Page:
Salomaki, 22, was a fairly regular lineup presence through the of November, appearing in eight games while averaging just under 12 minutes per night. Despite his relatively small frame (5-foot-11, 198 pounds), he racked up 28 hits over that time and emerged as a decent energy guy for the Preds.

    As for Sissons, he’s about to get yet another crack with the parent club.

    Having spent most of the last two seasons in Milwaukee, Sissons — the 50th overall pick in 2012 — has seen some action with the Preds this year. He has one goal in five games with Nashville, and eight points in 12 games with the Admirals.

    Oilers say McDavid ‘ahead of schedule’ in broken clavicle recovery

    Connor McDavid
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    There hasn’t been much good news for the Oilers lately — Connor McDavid‘s hurt, Nail Yakupov‘s hurt, they’ve lost seven of their last nine — so what GM Peter Chiarelli had to say on Thursday qualified as very welcome news.

    “He’s ahead of schedule,” Chiarelli said of Connor McDavid and his broken clavicle, per Sportsnet. “He’s been in the pool, been lifting weights… There are no soft tissue injuries, which is important.

    “When you get a break like that, oftentimes there is accompanying soft tissue injuries. That slows down the recovery.”

    McDavid, who suffered the injury on Nov. 3 against Philly, was originally supposed to be sidelined until early March. But per Sportsnet’s Mark Spector, there’s cautious optimism the star rookie could be back in the Edmonton lineup by “mid-to-late January.”

    But even with that cautious optimism, there’s still a long way to go.

    McDavid has yet to resume skating and is still at his parents’ home in Newmarket, Ontario. That said, he’s expected to join Edmonton soon — when the Oilers take on the Leafs in Toronto on Monday — and, according to Chiarelli, will want to get back onto the ice way sooner than expected.

    “I can tell you that when it comes time,” he said, “[McDavid] is going to want to come back a lot earlier than what we forecast internally.”

    There’s another Radulov NHL comeback rumor making the rounds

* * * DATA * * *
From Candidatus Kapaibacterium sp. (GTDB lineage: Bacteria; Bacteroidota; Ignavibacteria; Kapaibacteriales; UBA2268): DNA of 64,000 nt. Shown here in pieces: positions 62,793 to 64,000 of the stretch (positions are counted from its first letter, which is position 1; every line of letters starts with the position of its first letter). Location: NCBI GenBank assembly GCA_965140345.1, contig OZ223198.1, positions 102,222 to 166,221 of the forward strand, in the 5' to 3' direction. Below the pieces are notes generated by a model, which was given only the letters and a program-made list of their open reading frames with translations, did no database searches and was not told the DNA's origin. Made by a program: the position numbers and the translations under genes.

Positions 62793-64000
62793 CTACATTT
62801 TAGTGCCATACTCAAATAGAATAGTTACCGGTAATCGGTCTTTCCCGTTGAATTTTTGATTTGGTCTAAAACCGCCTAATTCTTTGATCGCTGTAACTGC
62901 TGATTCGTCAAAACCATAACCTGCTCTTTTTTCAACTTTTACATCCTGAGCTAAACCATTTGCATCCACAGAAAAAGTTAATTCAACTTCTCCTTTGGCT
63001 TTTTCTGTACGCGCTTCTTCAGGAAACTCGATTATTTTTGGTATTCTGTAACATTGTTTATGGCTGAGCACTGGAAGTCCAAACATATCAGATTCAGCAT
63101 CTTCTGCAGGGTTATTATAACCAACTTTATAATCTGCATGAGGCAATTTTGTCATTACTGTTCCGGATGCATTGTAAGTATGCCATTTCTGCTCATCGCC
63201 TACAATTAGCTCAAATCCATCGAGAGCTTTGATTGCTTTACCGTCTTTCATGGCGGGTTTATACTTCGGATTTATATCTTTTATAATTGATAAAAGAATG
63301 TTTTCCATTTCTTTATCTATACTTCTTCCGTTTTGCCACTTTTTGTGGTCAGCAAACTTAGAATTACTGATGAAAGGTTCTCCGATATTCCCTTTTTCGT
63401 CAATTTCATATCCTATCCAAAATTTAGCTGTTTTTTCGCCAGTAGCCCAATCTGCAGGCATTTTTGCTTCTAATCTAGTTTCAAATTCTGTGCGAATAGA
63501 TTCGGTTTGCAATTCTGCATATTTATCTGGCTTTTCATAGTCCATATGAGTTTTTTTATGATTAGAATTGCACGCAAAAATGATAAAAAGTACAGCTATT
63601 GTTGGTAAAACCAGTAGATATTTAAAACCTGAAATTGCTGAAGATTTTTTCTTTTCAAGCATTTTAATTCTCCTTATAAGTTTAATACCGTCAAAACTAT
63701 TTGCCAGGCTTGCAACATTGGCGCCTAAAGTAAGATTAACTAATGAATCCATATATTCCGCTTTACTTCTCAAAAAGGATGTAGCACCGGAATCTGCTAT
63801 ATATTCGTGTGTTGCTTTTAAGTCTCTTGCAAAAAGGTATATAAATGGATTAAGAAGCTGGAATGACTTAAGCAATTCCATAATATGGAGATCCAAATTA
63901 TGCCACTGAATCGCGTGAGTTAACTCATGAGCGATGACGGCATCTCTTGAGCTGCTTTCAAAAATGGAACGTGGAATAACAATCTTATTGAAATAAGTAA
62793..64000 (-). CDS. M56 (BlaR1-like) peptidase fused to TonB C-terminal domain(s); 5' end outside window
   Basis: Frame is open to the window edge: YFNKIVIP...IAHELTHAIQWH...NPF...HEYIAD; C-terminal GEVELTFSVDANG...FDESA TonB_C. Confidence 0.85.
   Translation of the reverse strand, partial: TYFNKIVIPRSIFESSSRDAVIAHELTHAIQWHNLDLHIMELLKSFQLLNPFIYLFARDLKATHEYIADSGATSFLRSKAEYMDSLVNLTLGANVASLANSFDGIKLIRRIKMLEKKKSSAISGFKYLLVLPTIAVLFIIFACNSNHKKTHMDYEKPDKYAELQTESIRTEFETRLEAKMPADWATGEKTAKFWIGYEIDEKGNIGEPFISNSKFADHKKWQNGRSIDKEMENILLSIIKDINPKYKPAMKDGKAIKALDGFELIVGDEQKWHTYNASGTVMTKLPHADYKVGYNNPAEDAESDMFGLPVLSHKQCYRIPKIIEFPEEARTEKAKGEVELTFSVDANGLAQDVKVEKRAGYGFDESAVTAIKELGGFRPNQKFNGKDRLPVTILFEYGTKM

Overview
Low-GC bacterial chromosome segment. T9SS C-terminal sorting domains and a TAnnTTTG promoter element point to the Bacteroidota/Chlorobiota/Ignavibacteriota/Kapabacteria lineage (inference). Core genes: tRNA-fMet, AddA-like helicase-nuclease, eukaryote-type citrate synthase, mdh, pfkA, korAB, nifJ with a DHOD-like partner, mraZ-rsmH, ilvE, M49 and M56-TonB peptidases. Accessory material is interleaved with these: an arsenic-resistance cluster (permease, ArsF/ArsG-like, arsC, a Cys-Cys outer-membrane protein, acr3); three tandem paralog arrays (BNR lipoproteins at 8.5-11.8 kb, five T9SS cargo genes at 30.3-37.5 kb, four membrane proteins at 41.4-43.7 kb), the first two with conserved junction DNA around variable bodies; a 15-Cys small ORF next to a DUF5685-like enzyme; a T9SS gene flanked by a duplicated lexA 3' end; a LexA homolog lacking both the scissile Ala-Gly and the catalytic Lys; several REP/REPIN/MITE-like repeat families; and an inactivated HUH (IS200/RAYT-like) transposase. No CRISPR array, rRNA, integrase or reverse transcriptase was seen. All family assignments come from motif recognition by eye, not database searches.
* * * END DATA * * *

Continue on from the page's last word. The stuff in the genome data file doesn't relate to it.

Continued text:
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    It’s been roughly six months since the last one so yeah, time for an Alex Radulov update.

    Radulov, who’s spent the last four seasons playing for KHL outfit CSKA Moscow, has reportedly rejected the club’s contract extension offer and is ready to become a free agent, per Russian sports writer Slava Malamud.

    Sport-Express’ Igor Eronko also reported the Radulov news, tweeting the ex-Preds forward claimed “there’s nothing” regarding a new deal with CSKA, adding “I’m a free agent after this season.”

    Radulov, 29, is having another terrific offensive campaign in Russia, with 37 points in 32 games. This comes one year after he tore up the KHL in ’14-15, with 24 goals and 71 points in just 46 contests — one of the best offensive campaigns in league history.

    Rumors of Radulov returning to North America happen with the same frequency as Ilya Kovalchuk comeback rumblings, and always with the same outcome. But it’s hard to ignore them completely.


    Well, back in late May, Radulov’s agent told Championat Colorado had been in contact about an NHL return once Radulov’s deal with CSKA expired. Colorado, of course, is coached by Patrick Roy — the same guy that had great success coaching Radulov in the QMJHL.

    The two were, at one time, a dynamic force for the Quebec Remparts. During the 2005-06 campaign, Radulov scored a ridiculous 61 goals and 152 points in just 62 games, the nine more in four Memorial Cup contests, helping Roy capture his first and only championship as a head coach.

    Radulov, of course, hasn’t played in the NHL since an ill-fated reunion with Nashville in 2012, which included him getting suspended for a playoff game after breaking curfew.

    Malamud does note that, should Radulov try to return to the NHL, he’d do so as a unrestricted free agent — meaning he’s no longer Nashville property.